What to Do When a Leg Shakes During Hamstring Stretches

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Question

I have a student who has developed a strong shaking in her leg when it is being held in any kind of hamstring stretch, but especially in Supta Padanghustasana (she's on her back with the leg upraised). I've known her several years and watched it grow worse. She says it isn't painful, and she's not straining at all.

But it just starts shaking. I don't know what to tell her. I told her I'd look into it, so do any of you have any experience with this?  

Answers

Rory Foster
Louisville, Kentucky

The shaking might indeed be coming from the hamstring, actually a shortened hamstring. If so, the culprit is probably the Psoas or Iliopsoas Muscle, which plays such a primary role in posture and in connecting the torso to the pelvis and legs. One of its primary functions is hip flexion and that affects the engagement of the hamstring. I suspect that her hamstring is in a shortened position due to the pelvis not being in a neutral position.

During Supta Padanghustasana, look to see if she is "tucking under to an extreme" in the pelvis with the small of her back strongly imprinted on the floor. If so, the Psoas is probably over-stretched thereby impeding the hip flexor and shortening the hamstring. Have her hold her foot with a strap or towel so she can keep her pelvis in neutral while extending her leg, or even slightly tilted forward, creating a slight hollow in the small of her back--this will cause the Psoas to be in a neutral to moderately stretched position, thus giving more release to the hip flexor and allowing lengthening in the hamstring.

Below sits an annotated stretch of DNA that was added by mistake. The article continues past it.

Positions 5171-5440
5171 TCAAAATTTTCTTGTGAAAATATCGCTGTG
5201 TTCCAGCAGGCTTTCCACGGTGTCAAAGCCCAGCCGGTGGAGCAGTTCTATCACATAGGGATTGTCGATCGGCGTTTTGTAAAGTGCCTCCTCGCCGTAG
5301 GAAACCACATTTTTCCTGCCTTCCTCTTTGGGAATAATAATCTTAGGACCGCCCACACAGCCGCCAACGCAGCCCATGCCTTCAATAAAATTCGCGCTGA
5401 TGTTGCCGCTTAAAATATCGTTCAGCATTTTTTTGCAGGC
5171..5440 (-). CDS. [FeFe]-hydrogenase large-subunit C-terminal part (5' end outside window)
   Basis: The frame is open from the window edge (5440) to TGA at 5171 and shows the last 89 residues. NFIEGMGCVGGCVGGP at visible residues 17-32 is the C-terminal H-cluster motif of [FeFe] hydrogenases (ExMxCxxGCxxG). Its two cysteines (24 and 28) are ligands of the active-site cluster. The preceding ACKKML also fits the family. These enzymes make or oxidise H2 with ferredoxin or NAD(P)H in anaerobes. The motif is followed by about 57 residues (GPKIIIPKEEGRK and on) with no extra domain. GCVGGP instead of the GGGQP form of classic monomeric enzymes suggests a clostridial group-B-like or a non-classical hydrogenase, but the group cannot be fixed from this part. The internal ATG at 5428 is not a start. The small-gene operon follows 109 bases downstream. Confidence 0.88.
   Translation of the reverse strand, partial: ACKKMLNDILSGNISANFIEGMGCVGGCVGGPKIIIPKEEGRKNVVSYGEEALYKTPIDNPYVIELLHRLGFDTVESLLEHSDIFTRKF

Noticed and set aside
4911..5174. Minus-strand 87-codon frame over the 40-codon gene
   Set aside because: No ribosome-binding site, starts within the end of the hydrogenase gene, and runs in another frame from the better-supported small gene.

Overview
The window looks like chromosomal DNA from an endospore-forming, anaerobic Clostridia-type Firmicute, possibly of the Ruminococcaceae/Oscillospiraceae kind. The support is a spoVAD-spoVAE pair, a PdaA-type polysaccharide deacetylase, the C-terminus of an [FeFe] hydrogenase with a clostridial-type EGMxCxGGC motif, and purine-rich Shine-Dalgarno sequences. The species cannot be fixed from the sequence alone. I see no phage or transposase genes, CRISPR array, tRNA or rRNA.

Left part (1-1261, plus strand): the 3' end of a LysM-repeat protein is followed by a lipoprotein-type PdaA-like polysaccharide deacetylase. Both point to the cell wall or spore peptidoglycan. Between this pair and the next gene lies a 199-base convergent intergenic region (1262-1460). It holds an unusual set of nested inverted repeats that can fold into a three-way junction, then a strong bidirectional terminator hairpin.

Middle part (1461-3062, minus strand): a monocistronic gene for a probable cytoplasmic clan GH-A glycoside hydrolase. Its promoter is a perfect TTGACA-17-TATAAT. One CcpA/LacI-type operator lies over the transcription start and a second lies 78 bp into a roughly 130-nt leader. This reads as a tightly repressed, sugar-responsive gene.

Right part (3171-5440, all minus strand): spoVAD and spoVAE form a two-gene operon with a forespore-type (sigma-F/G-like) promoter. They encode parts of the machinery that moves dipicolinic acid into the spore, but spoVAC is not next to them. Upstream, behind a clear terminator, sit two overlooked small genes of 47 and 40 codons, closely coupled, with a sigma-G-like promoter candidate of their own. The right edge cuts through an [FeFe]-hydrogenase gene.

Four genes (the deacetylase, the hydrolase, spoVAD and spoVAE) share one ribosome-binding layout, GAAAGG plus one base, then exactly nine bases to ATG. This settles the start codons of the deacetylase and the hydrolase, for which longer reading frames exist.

Since this has been going on for some time, there might be a muscle memory (habit) postural problem with the Psoas and accompanying internal scar tissue (resistance/stiffness). Doing a parallel lunge against the wall with the spine in neutral (straight),and "kapotasana", single pigeon pose, are very beneficial stretches for the Psoas.

Susan Hayes
Meadow Vista, California

Here's what it says in the May 2003 issue of Fitness magazine about shaking:

Q: My muscles start to shake when I'm strength-training. What's causing this?

A: It could be muscle fatigue, says John Jakicic, an assistant professor of health, physical and recreation education at the University of Pittsburgh. When you're tired, the chemicals that transmit information from nerves to muscles become depleted. The result: The muscle starts to spasm. Try going a little lighter with your weights, and lift only until you feel the muscles beginning to fatigue. 'It could also be an indication of low blood glucose, calcium or potassium levels,' adds Jakicic. Eat a light snack a couple of hours before exercising. If the shaking continues or appears early in a workout, consult your doctor."

I'd refer her to her doctor. This is because I just completed a workshop for teaching yoga to people with multiple sclerosis. Some of the symptoms of MS [Multiple Sclerosis] are spasticity and tremors. Of course, you don't want to freak out your student; MS is not diagnosed unless the individual displays at least three symptoms that characterize the disease (the most common ones are fatigue and heat intolerance). But an MD should look into it, just in case.


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